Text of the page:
Where War Once Reigned, Still Waters Run Deep

Tuesday, July 20, 2004 | Goma, Democratic Republic of the Congo

The smooth waters of Lake Kivu have seen much conflict in recent years.
Last Saturday we ate at L'Hôtel Nyira, home of Goma's finest restaurant (at least of the three that exist, by my count). I wolfed down a dish of local capitaine from the lake, while Edouard, Dr. Sussman, and Lisa tried grilled tilapia specials and a chicken dish with ground squash beans, cooked in a banana leaf. Following Edouard's lead, I dressed my fish with a fiery Congolese pili-pili sauce. The tuxedoed waiters hovered, in the near absence of other patrons, and eagerly brought additional rounds of Primus and Mutzig, the region's most popular beers. The Nyira even serves wine, a rarity in Goma.

Over dessert, Edouard recounted a previous trip to this hotel under very different circumstances. On a return visit to his country six years ago, during Congo's chaotic civil war, Edouard had taken shelter in the hotel with other Tutsis. Militias, likely composed of former génocidaires, hunted them throughout the city. Edouard fled his homeland once again.

At first glance, today Goma seems a less hostile place. Entrepreneurs are establishing internet cafés and cell phone kiosks, people are smiling, and the city looks headed for prosperity, its economy buoyed by the mining industry and international relief efforts centered here. But when I inquire about climbing the volcano outside Goma, Edouard and others at MHI quickly squash the idea, and remind me that interahamwe militias reign in the forest just beyond the city limits.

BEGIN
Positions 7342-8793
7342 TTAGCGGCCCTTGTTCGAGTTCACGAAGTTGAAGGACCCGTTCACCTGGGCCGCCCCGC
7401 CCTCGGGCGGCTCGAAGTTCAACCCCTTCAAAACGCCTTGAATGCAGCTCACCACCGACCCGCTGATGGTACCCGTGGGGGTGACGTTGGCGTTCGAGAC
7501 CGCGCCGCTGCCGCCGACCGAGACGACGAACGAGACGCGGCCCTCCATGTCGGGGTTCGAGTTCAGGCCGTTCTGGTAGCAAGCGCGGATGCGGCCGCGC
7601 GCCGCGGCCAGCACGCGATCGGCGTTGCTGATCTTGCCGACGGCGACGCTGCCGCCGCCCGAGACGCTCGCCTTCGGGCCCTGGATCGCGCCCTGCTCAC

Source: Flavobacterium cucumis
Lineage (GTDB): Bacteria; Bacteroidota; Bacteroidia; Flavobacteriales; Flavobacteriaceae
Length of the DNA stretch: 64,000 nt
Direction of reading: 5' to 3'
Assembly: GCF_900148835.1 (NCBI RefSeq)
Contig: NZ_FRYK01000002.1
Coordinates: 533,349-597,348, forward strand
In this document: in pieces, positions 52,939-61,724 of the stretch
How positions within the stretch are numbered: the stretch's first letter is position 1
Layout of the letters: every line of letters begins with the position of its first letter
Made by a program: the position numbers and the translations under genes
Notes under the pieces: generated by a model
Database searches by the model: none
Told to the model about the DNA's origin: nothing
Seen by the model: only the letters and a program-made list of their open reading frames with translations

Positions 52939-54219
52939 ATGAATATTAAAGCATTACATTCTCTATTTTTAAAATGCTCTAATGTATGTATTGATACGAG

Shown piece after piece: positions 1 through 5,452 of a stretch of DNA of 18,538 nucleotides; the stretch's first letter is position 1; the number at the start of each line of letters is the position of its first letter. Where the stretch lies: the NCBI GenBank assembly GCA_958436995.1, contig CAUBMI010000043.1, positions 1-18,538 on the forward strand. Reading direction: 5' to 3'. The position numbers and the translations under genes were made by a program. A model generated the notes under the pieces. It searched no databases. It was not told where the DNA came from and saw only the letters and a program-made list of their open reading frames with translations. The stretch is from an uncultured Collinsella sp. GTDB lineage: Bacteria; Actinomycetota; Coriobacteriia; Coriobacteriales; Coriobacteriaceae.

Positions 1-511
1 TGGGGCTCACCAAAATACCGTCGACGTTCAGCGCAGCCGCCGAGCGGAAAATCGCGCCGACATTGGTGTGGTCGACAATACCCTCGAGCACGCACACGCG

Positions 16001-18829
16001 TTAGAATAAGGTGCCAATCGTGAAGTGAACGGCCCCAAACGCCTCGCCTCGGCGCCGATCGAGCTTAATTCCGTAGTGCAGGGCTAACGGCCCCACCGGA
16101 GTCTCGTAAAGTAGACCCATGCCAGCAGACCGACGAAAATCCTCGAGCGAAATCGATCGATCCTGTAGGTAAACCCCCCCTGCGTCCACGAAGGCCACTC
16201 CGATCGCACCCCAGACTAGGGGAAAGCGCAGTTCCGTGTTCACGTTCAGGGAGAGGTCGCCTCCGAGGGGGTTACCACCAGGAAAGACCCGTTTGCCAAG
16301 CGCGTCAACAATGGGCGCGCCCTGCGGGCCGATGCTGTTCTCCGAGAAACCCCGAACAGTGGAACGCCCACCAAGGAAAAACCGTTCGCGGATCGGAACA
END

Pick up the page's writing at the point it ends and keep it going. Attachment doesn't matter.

Even in the city itself, where the UN peacekeeping mission in Congo, MONUC, asserts a strong presence from its compound, I began to recognize signs of underlying tension within my first few days. Walking back from the internet café one day last week, I stopped to gawk as a large diesel truck rumbled through the streets with wild music blaring. The truck's sides bore no official insignia, and young men in plain clothes—not uniforms—stood in the open-top bed, each clutching an AK-47 or rocket-propelled grenade (RPG) launcher.

This afternoon I saw another of these unmarked militias, which roared through town in two large trucks. I scampered to the roadside with the other pedestrians, and didn't dare to point a camera at them, gun shy as I already am after yesterday’s events.

Yes, I need to write all about that. Continued in next entry!

No comments:

Post a Comment